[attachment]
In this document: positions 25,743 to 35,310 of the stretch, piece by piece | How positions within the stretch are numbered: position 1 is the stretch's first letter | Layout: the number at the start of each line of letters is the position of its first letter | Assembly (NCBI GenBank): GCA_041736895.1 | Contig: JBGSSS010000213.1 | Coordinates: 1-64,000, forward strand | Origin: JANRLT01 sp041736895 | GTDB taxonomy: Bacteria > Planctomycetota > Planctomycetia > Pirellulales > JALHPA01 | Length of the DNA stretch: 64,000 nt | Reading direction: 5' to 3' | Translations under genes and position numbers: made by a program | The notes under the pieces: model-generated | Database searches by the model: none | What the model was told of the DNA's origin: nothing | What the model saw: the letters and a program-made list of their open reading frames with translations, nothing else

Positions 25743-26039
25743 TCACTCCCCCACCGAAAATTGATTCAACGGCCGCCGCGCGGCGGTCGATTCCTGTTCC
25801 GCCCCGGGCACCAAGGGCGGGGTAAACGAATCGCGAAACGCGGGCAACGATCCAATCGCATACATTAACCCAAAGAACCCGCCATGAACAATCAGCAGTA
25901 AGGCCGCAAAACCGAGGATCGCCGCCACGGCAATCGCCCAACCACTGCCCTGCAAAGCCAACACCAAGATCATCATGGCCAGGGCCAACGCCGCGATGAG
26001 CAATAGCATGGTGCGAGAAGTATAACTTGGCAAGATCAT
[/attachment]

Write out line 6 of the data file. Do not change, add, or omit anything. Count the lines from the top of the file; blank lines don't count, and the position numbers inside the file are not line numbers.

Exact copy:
26001 CAATAGCATGGTGCGAGAAGTATAACTTGGCAAGATCAT